It's seminar season, time for experts and unemployed candidates to talk about overhauling the way Americans nominate and elect their presidents. They'll get scant encouragement from President Bush.

Bush, who won once and lost once under the current system, said he will "play by the rules until some better ones come along.""I'm not going to spend any time trying to redo it," he said in an interview before his inauguration.

Campaigns grow longer and more costly every time, presidential primary elections multiply, and for a while after each election, there is talk of change in the name of reform. It's been that way since the Democrats began changing the system nearly 20 years ago. That changed the process for Republicans, too, because the primary election laws enacted by state legislatures usually cover both sides.

So far, efforts at change have only made campaigns more complex, more expensive and more time-consuming.

Long before Bush has been in the White House a year, prospective challengers will be making their first moves toward the 1992 campaign, most of which will have to do with raising money. Step one these days is to set up a political action committee to bankroll preliminary operations.

All told, there were 38 presidential primary elections in 1988. On a single night, Super Tuesday, 20 states - a dozen of them in the South - chose nominating delegates by primary or caucus.

Democratic re-reformers tried to put more political savvy in their nominating process by guaranteeing party elders and officeholders seats at the Democratic National Convention. But that was scaled back at last summer's convention under pressure from Jesse Jackson, who got almost no support from those ex-officio delegates.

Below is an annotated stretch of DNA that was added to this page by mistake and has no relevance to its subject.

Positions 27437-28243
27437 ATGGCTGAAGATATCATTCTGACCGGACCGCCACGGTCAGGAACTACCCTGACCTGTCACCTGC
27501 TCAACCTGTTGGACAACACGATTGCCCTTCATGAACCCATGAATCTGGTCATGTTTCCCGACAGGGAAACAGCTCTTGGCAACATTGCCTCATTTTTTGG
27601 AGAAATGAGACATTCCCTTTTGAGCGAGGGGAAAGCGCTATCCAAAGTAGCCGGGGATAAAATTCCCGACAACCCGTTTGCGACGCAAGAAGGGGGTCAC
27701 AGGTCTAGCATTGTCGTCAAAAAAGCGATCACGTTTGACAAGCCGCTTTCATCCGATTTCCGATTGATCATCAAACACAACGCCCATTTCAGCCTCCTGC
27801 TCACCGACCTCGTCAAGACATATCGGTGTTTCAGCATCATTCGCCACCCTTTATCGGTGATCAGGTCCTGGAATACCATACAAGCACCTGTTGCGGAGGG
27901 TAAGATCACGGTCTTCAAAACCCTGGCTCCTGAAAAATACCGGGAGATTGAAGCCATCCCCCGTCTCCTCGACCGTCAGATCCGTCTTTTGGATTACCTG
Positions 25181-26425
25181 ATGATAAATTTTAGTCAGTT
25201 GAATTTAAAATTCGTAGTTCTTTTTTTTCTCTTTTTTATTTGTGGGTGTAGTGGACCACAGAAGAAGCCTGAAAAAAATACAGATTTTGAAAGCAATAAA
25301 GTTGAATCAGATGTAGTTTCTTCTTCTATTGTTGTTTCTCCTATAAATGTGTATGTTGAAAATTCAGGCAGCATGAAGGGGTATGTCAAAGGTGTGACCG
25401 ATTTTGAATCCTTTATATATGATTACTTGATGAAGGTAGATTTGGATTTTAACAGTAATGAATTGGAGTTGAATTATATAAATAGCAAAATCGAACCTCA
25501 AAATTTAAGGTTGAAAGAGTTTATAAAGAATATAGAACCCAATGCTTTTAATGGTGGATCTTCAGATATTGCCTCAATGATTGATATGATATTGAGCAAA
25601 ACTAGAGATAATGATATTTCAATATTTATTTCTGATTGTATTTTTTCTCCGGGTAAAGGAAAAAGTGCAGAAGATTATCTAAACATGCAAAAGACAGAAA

That was part of a peacemaking package with Gov. Michael Dukakis, the Democratic nominee against Bush, and it illustrates the reality the reformers can't alter. The nominating system in both parties bends to accommodate the candidates who master it to gain power.

Southern Democrats devised the Super Tuesday notion, which was supposed to give their more conservative constituencies an early and influential voice in the contest for the 1988 Democratic nomination. It sent the party no clear signal - the path was left open for Dukakis. But it was a turning point for the Republicans as Bush came close to a sweep.

Bush said early this month that "the regional concept was . . . something new this time . . . and it proved to be a tremendous boon for me."

He said other regions will start looking at alliances that would cluster their primaries to increase their influence. "The Western states some day are going to get together and say, `Why should we be left out all the time? Why shouldn't we get in there and be up front?' "

That's occurred to some other regions, too. New England made a stab at it, but wound up as an adjunct to Super Tuesday, in part because New Hampshire was not about to give up its premier primary to enter into a group.

There are other proposals for restricting primaries to certain dates so there would be a limited number of election days during the primary season, and by a combination of date and region so that candidates wouldn't spend so much time traipsing between distant campaign states.

Bush doubts the revisionists will get far. His skepticism is founded on experience. It happens every fourth year. Bush said he'd seen it coming - "Everybody's going to go up to Harvard . . . and try to figure out what's wrong with the system.

"I don't think you're going to redesign it," he said.

And he certainly isn't going to try. "Why should I go out and say Iowa's a lousy idea?" he asked. "I'm here because of Iowa. . . . Not Iowa in '88, Iowa in '80."

In 1980, Bush upset an absentee Ronald Reagan in the Iowa precinct caucuses, first event on the presidential campaign calendar. That vaulted him out of the field and ultimately led to his nomination for vice president. In 1988, Iowa was his most severe setback - Bush ran third. But as vice president he was able to come back quickly.

"You want to get that broad perspective," he said, looking back. That perspective comes most readily to winners.